New York, 11 September 2002 (RFE/RL) -- Americans have started their widespread day of ceremonies commemorating the anniversary of the terrorist attacks against the United States last 11 September. One year ago, Arab hijackers commandeered four passenger jets that were crashed into the World Trade Center towers in New York, the Pentagon in Washington, and a field in Pennsylvania. More than 3,000 people died.
At midnight in New York, firefighters and police officers -- accompanied by bagpipers and drummers -- began marching through the city.
U.S. President George W. Bush will attend ceremonies in the areas where the planes crashed and make a speech to the nation, which was placed on heightened alert because of intelligence suggesting terrorist attacks could be timed to coincide with the anniversary.
In the speech, Bush will also discuss new terrorist threats. With Bush's approval, the U.S. Justice Department yesterday raised the nation's warning level to orange, the second-highest, signaling a high risk of attack.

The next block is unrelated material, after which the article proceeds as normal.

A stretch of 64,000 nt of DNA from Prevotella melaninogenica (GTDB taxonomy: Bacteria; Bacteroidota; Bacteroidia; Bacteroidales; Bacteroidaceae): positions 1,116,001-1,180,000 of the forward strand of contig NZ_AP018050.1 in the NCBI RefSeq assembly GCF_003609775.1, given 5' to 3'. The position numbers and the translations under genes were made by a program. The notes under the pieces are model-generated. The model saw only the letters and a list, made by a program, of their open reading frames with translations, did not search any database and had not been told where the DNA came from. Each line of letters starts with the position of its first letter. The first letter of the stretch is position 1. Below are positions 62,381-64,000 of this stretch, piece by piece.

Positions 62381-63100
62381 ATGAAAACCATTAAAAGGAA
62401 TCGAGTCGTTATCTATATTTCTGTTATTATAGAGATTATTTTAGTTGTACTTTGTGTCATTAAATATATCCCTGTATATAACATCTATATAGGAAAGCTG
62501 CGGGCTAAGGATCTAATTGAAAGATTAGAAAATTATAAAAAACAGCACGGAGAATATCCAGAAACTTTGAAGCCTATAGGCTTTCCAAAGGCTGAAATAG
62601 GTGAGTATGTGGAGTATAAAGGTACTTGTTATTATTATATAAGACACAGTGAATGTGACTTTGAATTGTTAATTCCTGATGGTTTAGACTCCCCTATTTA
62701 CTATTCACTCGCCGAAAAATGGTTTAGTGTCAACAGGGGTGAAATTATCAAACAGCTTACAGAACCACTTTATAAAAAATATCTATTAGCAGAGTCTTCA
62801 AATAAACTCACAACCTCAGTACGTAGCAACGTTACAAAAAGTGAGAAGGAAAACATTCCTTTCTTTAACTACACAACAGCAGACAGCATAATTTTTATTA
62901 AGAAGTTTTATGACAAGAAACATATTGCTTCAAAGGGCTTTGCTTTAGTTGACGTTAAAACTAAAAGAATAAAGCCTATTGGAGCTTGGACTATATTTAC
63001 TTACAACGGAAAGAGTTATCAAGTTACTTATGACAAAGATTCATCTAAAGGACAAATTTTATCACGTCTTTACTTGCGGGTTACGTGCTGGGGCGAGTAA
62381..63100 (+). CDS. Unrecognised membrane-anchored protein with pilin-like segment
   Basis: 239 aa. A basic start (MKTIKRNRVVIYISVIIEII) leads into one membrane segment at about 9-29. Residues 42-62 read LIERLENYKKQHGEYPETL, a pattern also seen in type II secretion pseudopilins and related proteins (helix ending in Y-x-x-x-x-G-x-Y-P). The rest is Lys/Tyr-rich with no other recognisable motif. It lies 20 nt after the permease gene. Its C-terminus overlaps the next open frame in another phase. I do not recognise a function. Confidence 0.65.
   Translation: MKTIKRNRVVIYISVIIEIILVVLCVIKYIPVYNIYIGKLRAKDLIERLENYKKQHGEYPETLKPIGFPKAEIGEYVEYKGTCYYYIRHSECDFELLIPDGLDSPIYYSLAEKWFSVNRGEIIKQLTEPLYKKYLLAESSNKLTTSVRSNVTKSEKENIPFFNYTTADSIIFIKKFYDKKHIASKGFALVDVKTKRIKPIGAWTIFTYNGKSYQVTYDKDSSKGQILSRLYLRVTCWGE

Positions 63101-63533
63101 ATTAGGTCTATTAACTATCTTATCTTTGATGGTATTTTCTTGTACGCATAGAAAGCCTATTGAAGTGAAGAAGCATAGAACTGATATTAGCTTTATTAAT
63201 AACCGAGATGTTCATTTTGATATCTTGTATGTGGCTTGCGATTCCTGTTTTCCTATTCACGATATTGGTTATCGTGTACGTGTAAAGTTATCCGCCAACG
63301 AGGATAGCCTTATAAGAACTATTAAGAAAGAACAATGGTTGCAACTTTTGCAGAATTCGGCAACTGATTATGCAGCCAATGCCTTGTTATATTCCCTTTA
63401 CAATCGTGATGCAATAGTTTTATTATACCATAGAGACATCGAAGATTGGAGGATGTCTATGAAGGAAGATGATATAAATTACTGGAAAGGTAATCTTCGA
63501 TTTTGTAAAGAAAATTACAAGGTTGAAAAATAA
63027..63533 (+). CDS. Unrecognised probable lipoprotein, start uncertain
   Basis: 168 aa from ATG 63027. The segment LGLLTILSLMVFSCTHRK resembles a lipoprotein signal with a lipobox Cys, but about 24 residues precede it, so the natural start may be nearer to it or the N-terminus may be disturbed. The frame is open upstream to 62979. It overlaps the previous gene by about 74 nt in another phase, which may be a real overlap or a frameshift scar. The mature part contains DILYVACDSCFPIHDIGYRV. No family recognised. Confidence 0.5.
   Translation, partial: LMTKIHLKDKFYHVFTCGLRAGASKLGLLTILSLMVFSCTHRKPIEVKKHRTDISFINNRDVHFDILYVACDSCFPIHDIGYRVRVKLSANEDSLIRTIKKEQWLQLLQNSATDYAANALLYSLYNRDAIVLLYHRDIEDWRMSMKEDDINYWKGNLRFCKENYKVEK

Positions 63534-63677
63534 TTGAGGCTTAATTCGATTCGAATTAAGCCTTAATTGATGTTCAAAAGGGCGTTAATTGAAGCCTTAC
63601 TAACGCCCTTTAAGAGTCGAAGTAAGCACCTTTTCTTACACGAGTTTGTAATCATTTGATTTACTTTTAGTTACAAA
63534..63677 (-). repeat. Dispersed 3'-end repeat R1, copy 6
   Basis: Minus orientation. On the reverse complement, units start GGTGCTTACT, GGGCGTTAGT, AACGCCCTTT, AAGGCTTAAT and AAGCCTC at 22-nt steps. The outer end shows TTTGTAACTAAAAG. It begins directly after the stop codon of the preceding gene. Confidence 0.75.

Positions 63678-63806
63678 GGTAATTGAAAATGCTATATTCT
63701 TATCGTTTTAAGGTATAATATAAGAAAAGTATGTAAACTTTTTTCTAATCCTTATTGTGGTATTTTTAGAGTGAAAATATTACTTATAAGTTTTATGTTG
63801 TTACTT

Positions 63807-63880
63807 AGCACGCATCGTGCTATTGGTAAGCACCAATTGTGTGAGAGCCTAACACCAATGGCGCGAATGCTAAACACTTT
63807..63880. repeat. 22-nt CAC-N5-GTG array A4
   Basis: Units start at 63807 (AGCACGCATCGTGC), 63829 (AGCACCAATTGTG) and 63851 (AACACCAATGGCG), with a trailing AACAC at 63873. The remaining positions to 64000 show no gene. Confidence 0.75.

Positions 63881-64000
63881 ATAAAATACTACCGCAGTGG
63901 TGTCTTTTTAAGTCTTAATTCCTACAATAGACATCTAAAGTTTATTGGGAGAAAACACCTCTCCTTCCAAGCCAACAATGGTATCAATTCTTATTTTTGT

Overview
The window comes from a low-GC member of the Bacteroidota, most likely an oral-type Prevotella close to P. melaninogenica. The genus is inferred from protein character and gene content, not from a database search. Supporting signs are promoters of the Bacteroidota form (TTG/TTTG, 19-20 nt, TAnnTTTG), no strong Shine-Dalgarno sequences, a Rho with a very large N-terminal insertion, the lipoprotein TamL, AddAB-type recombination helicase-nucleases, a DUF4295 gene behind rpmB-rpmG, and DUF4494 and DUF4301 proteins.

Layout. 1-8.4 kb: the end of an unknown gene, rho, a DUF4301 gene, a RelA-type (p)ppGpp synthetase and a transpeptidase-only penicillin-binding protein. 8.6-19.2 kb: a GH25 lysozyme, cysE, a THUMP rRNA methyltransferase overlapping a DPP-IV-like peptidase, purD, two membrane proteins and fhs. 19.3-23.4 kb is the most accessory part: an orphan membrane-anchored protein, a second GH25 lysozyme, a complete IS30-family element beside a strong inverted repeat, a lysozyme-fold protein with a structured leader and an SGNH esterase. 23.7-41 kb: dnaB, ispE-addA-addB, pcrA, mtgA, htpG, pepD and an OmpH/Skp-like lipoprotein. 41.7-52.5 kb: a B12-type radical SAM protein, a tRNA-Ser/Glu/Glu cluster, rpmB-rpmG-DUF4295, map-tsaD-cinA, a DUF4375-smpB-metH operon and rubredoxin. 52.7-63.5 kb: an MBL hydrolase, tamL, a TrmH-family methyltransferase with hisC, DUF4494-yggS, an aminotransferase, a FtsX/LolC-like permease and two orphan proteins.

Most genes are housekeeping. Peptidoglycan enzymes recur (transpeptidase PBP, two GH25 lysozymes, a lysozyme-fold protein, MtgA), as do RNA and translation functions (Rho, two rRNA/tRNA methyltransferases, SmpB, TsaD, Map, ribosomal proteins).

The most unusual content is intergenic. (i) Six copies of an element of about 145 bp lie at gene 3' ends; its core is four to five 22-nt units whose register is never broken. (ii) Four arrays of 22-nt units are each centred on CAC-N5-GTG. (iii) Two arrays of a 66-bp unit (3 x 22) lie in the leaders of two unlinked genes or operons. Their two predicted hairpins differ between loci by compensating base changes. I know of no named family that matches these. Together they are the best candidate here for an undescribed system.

Authorities said the move stemmed from intelligence suggesting attacks -- possibly overseas against American targets -- could be timed to coincide with the anniversary.
Bush said yesterday during a visit to the Afghan Embassy in Washington: "The threats that we have heard recently remind us of the patterns of threats we heard prior to September 11."
Bush got a sympathy call yesterday from Russian President Vladimir Putin. The White House says Bush told the Russian leader the gesture meant a lot to him. Putin was the first leader to call the president last 11 September.
In another sign of precaution, U.S. Vice President Dick Cheney was taken to a secure, undisclosed location. He canceled a meeting with the president of Bulgaria and called off plans last night to speak before a foreign policy group.